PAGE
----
"After more than 70 years, the impact of surviving the Holocaust on brain function is significant," said researcher Ivan Rektor, a neurologist from Brno, Czech Republic.

MRI scans of 28 Holoc...

Can a Broken Heart Contribute to Cancer?

"Broken heart syndrome" may harm more than just the heart, new research suggests.

While the extreme stress of losing a loved one has been linked to heart troubles in prior research, a new study found that one in six people with broken heart syndrome also had cancer. Even worse, they were less likely to survive their cancer five years after diagnosis.

"There seems to be a st...

Need Emergency Air Lift to Hospital? It Could Cost You $40,000

An air ambulance might be your only chance to survive a medical emergency -- but a new study reports it's going to cost you.

The median charge of an air ambulance trip was $39,000 in 2016, about 60% more than the $24,000 charged just four years earlier, researchers found.

That amount is "more than half of the household income for the average American family in 2016," sai...

Team Sports Could Help Traumatized Kids Grow Into Healthy Adults

Coming from a broken home or suffering abuse can traumatize a child, but new research suggests team sports might be just the medicine these kids need.

Tracking U.S. health data from nearly 10,000 people, researchers found that teens who experienced childhood trauma and played team sports had lower odds of depression and anxiety as young adults.

"As a pediatrician going thro...

Military Tourniquets Might Save Kids' Lives During School Shootings

A new study finds that a tourniquet used in war zones could save students' lives when gun violence strikes a campus.

The Combat Application Tourniquet (CAT), a cuff-like device that wraps around a limb to stop bleeding, was developed for adults, but this study of 36 boys and 24 girls found that it controlled blood flow in their arms and legs.

"Firearm injuries and death are ...

Device Spots Lymphedema Early in Breast Cancer Patients, to Help Stop It

An easy-to-use, noninvasive device can detect early signs of the cancer complication known as lymphedema, a new study reports.

Lymphedema is the buildup of fluid in the body's tissues when a part of the lymph system is damaged, as can happen in cancer care, according to the U.S. National Cancer Institute (NCI).

The fluid causes swelling, usually in the arms or legs, and can b...

Grief, Divorce Can Really Tax the Heart

For some people, the stress of dealing with a particularly rough patch in life or trauma may also strain the heart, a large new study suggests.

The research, based on over 1.6 million Swedish adults, found that those diagnosed with a stress-related disorder faced a higher risk of suffering a heart attack or other cardiovascular trouble over the next year.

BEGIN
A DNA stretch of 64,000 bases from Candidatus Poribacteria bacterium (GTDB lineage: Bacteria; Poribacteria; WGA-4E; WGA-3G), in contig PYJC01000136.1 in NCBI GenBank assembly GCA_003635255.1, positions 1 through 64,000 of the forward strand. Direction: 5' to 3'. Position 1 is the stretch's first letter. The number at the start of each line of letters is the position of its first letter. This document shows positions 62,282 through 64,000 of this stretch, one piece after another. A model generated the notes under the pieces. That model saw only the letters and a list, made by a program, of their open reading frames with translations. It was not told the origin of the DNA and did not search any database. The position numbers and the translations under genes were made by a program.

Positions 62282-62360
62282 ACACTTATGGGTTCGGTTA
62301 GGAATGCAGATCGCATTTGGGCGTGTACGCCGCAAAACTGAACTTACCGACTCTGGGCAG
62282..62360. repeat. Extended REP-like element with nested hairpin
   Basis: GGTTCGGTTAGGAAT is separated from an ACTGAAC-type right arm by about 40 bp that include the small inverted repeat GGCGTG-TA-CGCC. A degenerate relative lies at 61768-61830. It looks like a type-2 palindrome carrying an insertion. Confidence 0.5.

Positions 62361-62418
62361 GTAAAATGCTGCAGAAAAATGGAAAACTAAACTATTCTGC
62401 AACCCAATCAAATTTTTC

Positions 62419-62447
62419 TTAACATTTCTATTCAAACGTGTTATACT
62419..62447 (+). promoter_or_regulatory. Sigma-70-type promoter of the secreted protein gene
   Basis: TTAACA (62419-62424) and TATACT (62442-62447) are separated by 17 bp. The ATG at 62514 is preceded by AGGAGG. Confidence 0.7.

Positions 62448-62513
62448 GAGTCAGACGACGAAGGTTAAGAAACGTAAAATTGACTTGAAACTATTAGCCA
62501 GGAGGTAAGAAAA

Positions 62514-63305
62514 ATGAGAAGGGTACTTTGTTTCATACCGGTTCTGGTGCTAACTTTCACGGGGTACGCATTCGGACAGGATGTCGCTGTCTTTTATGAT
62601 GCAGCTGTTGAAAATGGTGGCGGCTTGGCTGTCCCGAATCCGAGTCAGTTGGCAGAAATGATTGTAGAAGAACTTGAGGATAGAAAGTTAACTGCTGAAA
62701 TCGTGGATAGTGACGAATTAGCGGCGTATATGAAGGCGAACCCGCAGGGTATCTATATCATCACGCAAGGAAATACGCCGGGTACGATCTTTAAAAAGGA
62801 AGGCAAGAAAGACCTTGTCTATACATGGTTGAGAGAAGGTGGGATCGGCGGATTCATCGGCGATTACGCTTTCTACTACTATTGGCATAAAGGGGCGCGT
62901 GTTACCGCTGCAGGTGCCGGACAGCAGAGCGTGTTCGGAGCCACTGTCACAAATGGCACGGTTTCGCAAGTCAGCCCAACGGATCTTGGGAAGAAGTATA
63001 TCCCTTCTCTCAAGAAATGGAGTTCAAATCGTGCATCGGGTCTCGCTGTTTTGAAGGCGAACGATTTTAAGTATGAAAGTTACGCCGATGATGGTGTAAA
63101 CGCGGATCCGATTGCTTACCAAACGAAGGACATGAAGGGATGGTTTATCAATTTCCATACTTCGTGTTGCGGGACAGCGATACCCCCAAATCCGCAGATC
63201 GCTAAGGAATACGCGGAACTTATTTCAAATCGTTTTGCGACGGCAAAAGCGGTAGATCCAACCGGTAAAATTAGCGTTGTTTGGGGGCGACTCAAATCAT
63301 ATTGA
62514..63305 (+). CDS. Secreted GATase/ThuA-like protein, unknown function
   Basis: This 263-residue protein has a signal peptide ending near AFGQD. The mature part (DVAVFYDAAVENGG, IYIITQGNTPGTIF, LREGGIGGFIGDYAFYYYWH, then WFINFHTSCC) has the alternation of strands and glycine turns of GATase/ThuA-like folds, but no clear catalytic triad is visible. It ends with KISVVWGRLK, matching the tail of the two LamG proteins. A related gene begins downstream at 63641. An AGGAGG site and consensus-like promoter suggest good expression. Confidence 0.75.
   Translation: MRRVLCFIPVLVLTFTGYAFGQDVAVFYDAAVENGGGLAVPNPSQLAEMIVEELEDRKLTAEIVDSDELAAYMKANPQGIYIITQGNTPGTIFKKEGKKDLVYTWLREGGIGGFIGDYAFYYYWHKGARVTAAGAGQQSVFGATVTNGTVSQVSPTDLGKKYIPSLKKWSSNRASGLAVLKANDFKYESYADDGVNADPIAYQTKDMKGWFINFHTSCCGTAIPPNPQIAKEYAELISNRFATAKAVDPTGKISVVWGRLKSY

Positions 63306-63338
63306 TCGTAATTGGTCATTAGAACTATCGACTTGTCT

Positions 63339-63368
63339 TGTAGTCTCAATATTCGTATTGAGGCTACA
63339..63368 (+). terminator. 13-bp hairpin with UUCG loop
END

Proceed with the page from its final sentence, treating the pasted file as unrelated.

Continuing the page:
The disorders range...

Scientists Spot Brain Cells That Control Traumatic Memories

If you've ever been suddenly and unexpectedly reminded of a past trauma, you may wonder if those old fears will ever stop haunting you.

Now, neuroscientists say they've discovered a group of brain cells that control frightening memories, and they suggest that the finding could lead to new ways to treat anxiety, phobias and post-traumatic stress disorder (PTSD).

The newly i...

Kids Can Get 'Stuck' on Traumatic Event, Leading to PTSD

The risk of post-traumatic stress disorder (PTSD) among children and teens is higher if they think their response to a traumatic event is abnormal, a new study indicates.

Most kids fully recover after a traumatic event, such as a car accident. But some develop PTSD that may endure for months, years or even into adulthood, according to researchers at the University of East Anglia in th...

Is It Time to Pull  the Trigger on 'Trigger Warnings'?

So-called trigger warnings, which alert viewers and readers to potentially disturbing content, do little to reduce distress, a new study finds.

Such warnings are becoming increasingly common, especially at colleges, but there's little research evaluating their effectiveness, according to the study authors.

"We, like many others, were hearing new stories week upon week about ...

Abuse in Childhood Tied to Brain Changes and Later Depression

Abuse during childhood can cause structural changes in the brain that increase a person's risk of severe and recurrent depression, a new study reveals.

The findings "add further weight to the notion that patients with clinical depression who were mistreated as children are clinically distinct" from people who didn't suffer such trauma in early life, said study leader Nils Opel. He's a...

Many Black Americans Live in Trauma Care 'Deserts'

Black neighborhoods in America's three largest cities are much more likely to be located in a "trauma desert," an area without immediate access to a designated trauma center, a new study finds.

Census data for neighborhoods in New York City, Chicago and Los Angeles revealed that neighborhoods made up of mostly black residents are more often 5 miles or more away from a trauma center, ...

Even Brief EMS Delay Can Cost Lives After Car Crash

How fast emergency medical help arrives at the scene of a car crash plays a significant role in patient survival, a new study finds.

Reviewing U.S. collisions between 2013 and 2015, researchers blamed 14 percent of fatalities in cities and suburbs on slower-than-average EMS response times. Poor timing accounted for 10 percent of deaths in rural areas.

"Prehospital response t...